Predators and Prey
Predators include school sharks, California sea lions, and giant sea bass. To avoid these predators, ocean whitefish typically hide in rocky reefs and kelp beds at night.
These fish are diurnal carnivores that prey on crustaceans and small fish. Their diet consists of krill, crabs, shrimp, anchovies, squid, and lanternfish. During the day, ocean whitefish are extremely active near the surface. They are solitary hunters that actively hunt or forage for food. You can often find them foraging for food in soft substrate.
Reproduction and Lifespan
The spawning season typically starts in late autumn and runs into early spring. During this season, they may spawn multiple times. They migrate from colder waters to warmer waters to spawn, as warm water increases the chances of reproduction. Ocean whitefishes are solitary and do not form monogamous or polygamous mating arrangements. The eggs and larvae are pelagic, which means they occur in open water. Compared to other bony ray-finned fish, ocean whitefish develop quite rapidly while young. They normally reach sexual maturity between three and five years old, with females usually maturing earlier than males. While they can live to a maximum of 13 years old, most will not live this long.
Ocean Whitefish in food and cooking
You can cook ocean whitefish whole, as filets, or in soup stocks. The meat has a thick, meaty texture and typically a relatively mild flavor. That said, some fish that spend a lot of time in kelp beds can taste somewhat bitter. This fish holds up well to grilling, baking, frying, steaming, and poaching. It tends to hold its shape well, and when it does flake, it normally flakes in larger pieces than more delicate white fish. Thanks to its low levels of mercury and other toxins, most people can enjoy ocean whitefish often without having to worry about any major health concerns. It serves as a great option for people looking to add some lean protein to their diet. Many people choose to pair it with simple flavors like lemon and herbs. However, you can also use more complex marinades and sauces to highlight its flavor.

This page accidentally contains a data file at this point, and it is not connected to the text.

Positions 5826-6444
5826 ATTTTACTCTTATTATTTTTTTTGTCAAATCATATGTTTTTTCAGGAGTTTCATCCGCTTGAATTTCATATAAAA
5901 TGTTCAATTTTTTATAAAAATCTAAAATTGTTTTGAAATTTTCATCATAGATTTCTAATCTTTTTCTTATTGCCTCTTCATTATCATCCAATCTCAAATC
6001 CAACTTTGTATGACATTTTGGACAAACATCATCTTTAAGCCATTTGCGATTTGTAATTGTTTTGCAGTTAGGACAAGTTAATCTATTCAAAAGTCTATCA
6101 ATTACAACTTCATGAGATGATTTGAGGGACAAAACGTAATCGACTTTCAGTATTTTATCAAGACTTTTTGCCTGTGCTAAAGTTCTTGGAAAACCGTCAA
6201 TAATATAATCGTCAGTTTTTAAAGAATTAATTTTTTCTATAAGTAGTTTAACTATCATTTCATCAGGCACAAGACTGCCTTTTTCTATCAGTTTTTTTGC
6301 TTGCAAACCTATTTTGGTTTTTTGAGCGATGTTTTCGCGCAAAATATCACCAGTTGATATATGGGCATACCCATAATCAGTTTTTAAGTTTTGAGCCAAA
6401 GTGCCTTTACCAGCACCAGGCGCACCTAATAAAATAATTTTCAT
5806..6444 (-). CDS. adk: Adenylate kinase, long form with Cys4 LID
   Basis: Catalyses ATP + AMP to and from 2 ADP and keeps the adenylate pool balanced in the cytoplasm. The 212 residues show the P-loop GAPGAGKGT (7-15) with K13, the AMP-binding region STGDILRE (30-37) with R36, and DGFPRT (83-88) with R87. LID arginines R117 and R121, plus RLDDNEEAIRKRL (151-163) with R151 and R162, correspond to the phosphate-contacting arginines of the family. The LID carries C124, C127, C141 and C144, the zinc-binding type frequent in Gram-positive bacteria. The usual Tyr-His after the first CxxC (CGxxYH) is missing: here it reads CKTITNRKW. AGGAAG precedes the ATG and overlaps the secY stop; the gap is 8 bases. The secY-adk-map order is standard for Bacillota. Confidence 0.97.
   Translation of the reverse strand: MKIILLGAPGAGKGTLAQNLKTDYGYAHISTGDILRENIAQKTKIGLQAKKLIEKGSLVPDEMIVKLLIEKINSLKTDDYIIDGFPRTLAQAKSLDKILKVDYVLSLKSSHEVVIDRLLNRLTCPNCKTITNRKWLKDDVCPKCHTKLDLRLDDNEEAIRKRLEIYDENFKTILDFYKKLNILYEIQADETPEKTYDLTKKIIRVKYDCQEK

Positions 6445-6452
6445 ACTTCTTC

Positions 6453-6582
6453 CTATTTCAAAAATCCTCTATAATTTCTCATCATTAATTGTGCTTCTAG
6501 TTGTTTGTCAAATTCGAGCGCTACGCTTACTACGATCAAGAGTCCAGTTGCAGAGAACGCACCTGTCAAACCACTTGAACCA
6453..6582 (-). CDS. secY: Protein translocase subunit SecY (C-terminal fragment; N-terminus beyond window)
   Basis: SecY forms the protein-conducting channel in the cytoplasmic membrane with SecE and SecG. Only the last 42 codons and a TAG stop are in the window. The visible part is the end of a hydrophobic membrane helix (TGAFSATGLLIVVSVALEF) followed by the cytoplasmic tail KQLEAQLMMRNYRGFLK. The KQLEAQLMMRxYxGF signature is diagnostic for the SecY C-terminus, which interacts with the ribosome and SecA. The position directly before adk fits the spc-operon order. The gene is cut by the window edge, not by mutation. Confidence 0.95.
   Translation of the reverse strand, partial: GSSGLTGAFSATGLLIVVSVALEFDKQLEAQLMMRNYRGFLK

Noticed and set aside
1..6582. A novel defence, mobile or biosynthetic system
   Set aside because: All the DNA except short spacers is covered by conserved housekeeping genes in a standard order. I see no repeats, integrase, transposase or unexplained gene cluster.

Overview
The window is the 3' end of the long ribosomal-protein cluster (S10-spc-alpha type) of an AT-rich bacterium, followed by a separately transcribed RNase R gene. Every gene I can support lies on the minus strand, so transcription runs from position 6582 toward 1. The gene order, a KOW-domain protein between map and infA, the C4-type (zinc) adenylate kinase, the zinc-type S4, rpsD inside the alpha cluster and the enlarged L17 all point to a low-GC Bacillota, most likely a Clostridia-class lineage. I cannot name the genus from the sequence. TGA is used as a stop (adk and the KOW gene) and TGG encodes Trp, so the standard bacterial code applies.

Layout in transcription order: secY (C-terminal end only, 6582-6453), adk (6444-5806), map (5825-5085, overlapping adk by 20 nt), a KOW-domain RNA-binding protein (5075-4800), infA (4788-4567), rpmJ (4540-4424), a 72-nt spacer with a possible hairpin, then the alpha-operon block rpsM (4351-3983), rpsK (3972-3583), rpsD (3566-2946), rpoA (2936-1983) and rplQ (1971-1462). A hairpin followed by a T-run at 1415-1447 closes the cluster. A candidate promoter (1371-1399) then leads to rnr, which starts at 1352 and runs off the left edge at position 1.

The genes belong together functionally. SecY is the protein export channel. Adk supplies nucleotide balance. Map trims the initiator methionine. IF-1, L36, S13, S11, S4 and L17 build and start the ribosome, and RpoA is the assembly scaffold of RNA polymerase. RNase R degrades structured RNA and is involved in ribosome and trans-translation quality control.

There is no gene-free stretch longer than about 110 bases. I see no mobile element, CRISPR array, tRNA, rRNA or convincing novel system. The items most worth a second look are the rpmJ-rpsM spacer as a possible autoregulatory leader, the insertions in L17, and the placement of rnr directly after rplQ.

Ocean Whitefish Population
Presently, not enough data exists to determine the population of ocean whitefish in the eastern Pacific. That said, a plethora of anecdotal evidence indicates that most stocks are relatively stable. Despite their abundance, most commercial fisheries don’t actively harvest them. Most ocean whitefish find their way into fish markets as a result of bycatch from hook and line fishing. While not actively harvested by most commercial fisheries, it is a popular food fish in some regions. In Baja California, sport and artisanal fishers target ocean whitefish for personal enjoyment and as a food fish, respectively. Still, they have yet to break into most US commercial fish markets outside Southern California. Thanks to its abundance and widespread distribution throughout the eastern Pacific, the IUCN lists them as a species of Least Concern.
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Ocean Whitefish FAQs (Frequently Asked Questions)
Are ocean whitefish carnivores, herbivores, or omnivores?
Ocean whitefish are carnivores that both actively hunt and forage for food. Their diet consists of crabs, krill, shrimp, squid, anchovies, and other small fish.
Where are ocean whitefish found?
You can find ocean whitefish throughout the eastern Pacific Ocean. They range from British Columbia in the north to the coasts of Peru in the south.
Is ocean whitefish good eating?
Ocean whitefish is a great tasting fish with a mild flavor and meaty texture that holds together wells but flakes apart easily into large pieces.
Is ocean whitefish high in mercury?
While some tilefish can contain high levels of mercury, most ocean whitefish have low mercury levels and are considered safe to eat regularly for most people.
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- Case a grant, Available here: https://caseagrant.ucsd.edu/seafood-profiles/ocean-whitefish
- Marine Species, Available here: https://marinespecies.wildlife.ca.gov/ocean-whitefish/true/